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Metal Spinning How to, Part 3-- Spinning Tool

Posted by Earl Powell, Edited by Lydia Harry on

Metal Spinning How to, Part 3-- Spinning Tool

Metal spinners use a variety of tools when executing a metal spinning project or product. The first and most important is the metal spinning tool. Your first metal spinning tool should be a combination tool. A combination tool is fabricated from chromoly steel and has a handle made of hard maple of oak. This kind of tool is ideal for nonferrous metals such as aluminium, pewter, and red metals such as copper, brass, and bronze. The tool is called a combination tool because it is used for both spinning and planishing.

There are three parts to the combination tool, the steel rod, hardwood handle and ferrule. There are many different types and shapes of metal spinning tools; I am going to describe the tool that I use the most. The tool is fabricated from a Ø19mm (¾”) 4140 alloy steel rod cut to 415 mm (16”) in length. 

One end of the rod is prepared in such a way to have multiple radii and a planishing surface. The first step is to prepare the tool is to machine or grind a 38mm radius 30mm down the shaft. 

Now add a 3.5mm radius to the tip of the rod and blend to the R 38mm surfaces. Now machine or grind a flat onto the tip of the tool. Start at the center of the rod and extend 30mm down the shaft. Now blend the perimeter of the flat planishing surface in such a way that there is a smooth transition between the spinning surfaces and the planishing surface. This transition area will start with a small radius at the tip and have a larger radius as it moves down the shaft 30mm. Now it is time to polish the first 500mm of the tip to a mirror finish.

The second part of the combination spinning tool is the ferrule that is inserted onto the handle to resist hoop stresses that could result in the handle splitting while in use. This ferrule is simply a piece of metal tubing with an I.D. ≅ Ø 35mm x 1.25mm thk x 50mm long. 

The ferrule can be made from almost any metal but brass and stainless steel is the most common. These ferrules are usually polished to a nice finish simply for aesthetic reasons. Once the spinning rod is inserted into the tool handle the ferrule is installed. The ferrule should be a tight fit onto the handle and be installed with the aid of a wooden mallet.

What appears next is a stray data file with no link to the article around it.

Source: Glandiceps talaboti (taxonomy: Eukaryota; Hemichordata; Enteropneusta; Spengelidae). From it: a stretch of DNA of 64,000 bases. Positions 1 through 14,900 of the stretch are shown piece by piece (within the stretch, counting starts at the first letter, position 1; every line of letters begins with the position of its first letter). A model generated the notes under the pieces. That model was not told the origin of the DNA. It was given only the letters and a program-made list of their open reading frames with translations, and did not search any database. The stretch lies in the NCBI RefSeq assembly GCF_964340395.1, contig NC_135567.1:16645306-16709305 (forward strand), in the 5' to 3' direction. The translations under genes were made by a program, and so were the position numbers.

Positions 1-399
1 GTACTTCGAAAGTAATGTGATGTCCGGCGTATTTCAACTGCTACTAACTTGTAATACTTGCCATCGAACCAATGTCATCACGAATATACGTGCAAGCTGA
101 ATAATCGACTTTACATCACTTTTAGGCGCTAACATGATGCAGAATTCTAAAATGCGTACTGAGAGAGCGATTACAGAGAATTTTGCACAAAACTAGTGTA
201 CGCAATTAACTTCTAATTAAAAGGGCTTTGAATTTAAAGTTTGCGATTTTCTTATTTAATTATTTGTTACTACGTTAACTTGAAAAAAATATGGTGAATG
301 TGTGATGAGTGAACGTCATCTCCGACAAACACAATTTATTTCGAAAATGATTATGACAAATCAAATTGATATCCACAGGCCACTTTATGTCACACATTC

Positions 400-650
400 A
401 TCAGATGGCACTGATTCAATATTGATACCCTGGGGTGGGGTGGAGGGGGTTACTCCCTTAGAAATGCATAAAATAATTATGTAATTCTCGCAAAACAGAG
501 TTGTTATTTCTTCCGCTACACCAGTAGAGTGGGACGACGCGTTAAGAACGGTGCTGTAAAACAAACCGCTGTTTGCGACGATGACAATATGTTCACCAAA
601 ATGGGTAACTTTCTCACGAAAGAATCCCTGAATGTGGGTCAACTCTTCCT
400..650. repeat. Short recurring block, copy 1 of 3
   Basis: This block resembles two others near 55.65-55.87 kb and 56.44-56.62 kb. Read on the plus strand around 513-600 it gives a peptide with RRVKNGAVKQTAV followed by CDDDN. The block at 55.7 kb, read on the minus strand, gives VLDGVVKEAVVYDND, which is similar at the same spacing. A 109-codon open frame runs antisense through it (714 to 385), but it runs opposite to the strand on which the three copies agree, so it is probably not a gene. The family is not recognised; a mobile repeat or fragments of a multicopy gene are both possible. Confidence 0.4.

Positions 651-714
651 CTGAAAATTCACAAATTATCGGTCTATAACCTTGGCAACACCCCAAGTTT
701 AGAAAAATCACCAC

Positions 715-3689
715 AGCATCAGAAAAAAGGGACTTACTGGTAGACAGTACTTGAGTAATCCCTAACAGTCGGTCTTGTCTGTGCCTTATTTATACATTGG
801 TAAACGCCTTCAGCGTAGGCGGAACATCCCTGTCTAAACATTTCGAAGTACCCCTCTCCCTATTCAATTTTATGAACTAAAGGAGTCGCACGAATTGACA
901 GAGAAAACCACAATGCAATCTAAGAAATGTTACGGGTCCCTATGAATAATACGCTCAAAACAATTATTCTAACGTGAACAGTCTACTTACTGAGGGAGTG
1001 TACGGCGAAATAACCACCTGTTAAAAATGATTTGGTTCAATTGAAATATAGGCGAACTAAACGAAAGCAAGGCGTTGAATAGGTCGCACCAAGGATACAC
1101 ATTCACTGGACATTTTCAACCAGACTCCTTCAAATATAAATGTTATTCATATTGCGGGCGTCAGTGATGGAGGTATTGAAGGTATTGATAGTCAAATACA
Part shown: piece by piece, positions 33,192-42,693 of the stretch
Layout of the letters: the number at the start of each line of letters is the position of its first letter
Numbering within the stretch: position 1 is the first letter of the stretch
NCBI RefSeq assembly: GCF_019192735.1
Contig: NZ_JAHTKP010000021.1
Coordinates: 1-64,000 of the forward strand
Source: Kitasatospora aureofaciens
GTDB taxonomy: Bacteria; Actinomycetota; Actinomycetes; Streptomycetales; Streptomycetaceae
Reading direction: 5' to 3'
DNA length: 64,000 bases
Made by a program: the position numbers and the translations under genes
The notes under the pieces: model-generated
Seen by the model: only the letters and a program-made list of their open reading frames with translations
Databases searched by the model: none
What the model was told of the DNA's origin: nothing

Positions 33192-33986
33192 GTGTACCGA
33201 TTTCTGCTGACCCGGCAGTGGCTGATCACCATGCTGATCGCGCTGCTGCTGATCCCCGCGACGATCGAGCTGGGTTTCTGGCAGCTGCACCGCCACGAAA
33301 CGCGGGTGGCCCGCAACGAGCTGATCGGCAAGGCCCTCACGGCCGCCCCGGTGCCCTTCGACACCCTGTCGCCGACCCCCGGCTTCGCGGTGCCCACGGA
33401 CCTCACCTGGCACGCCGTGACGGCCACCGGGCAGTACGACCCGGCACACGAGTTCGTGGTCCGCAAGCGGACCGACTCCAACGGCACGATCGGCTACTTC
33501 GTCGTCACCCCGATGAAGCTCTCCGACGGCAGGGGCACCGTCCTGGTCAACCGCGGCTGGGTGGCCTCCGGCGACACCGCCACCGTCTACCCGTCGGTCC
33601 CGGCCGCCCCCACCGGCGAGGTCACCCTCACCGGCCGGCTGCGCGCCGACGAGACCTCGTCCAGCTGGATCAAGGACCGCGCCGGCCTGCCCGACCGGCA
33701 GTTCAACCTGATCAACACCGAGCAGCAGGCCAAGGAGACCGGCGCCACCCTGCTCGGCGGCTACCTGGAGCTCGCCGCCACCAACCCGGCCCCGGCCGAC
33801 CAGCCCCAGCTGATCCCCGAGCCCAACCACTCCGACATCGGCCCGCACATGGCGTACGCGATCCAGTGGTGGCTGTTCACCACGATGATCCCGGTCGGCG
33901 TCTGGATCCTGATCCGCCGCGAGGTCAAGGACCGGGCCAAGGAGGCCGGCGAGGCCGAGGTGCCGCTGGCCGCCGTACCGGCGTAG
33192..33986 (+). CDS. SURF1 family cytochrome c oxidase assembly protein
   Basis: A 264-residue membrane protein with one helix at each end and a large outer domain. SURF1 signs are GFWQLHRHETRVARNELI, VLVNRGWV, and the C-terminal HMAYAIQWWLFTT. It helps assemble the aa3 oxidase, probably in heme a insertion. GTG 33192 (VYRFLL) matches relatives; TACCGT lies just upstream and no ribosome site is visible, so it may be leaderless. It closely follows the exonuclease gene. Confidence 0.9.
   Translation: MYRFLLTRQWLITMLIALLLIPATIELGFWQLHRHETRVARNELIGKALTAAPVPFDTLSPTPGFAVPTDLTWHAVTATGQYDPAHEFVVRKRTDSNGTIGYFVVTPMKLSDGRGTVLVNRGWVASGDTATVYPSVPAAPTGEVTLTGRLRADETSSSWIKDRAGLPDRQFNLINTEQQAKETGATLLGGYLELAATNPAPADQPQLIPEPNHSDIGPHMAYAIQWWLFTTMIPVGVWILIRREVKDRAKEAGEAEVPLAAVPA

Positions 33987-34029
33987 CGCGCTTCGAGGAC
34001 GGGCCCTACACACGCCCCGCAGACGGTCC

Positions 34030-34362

The last part of the metal spinning tool is the handle. We alternate between using hard maple and oak depending on availability, but any hardwood should work just as well. The handle is made from a Ø50mm x 500mm long dowel rod. 

These are generally available at specialty lumber yards. The first step is to drill a Ø19mm (ؾ”) hole 100mm deep in one end on the centerline of the handle; it would be best to do this in a lathe. After drilling this Ø19mm hole turn the Ø50mm O.D. down to Ø35mm x a distance of 50mm. This feature is to accommodate the installation of the ferrule. 

On the opposite end of the tool handle, what we refer to as the butt, turn or sand a 13mm radius onto the end of the tool. At this point you would have a perfectly functional tool handle; however, most people like to undercut the diameter in the middle and add some grooves and other embellishment for aesthetics. These tools can be made to look and function quite beautifully.

Before you start to assemble the tool, check to see if the unpolished end of the tool has any burrs left from the saw. If so, file a small chamfer around the diameter to make it easier to insert the rod into the handle. Start the blank end of the rod into the 100mm deep hole as far as possible by hand, it should be tight. Now while holding the rod and handle vertically pound the butt of the tool onto a concrete floor. The rod will move into the handle some distance with each blow. You will know when the rod is seated all of the way into the handle by the difference in sound and feel. Place the ferrule over the handle and start it onto the handle by hand and then pound the butt of the tool onto the concrete floor. This procedure is unlikely to result in the ferrule being completely installed onto the handle, you will need to finish the installation using a wooden or plastic mallet.

The tool is now complete. 

While I didn’t discuss the part tolerance with regard to the three parts, the tutorial does give a detailed description of how to manufacture a metal spinning tool. While you have read through this fabrication procedure, I would also hope that you have realized that the purchase of one of these tools for $144.95 would a real value.

This completes this post on the metal spinning tool. Future posts will describe how to

use this spinning tool.

This is the 3rd post on my series of metal spinning. If you missed the first 2 post a link is below:

  • Metal Spinning Tool
  • Industrial Arts
  • Metal Spinning
  • Makerspace
  • Maker Movment
  • How to fabricate
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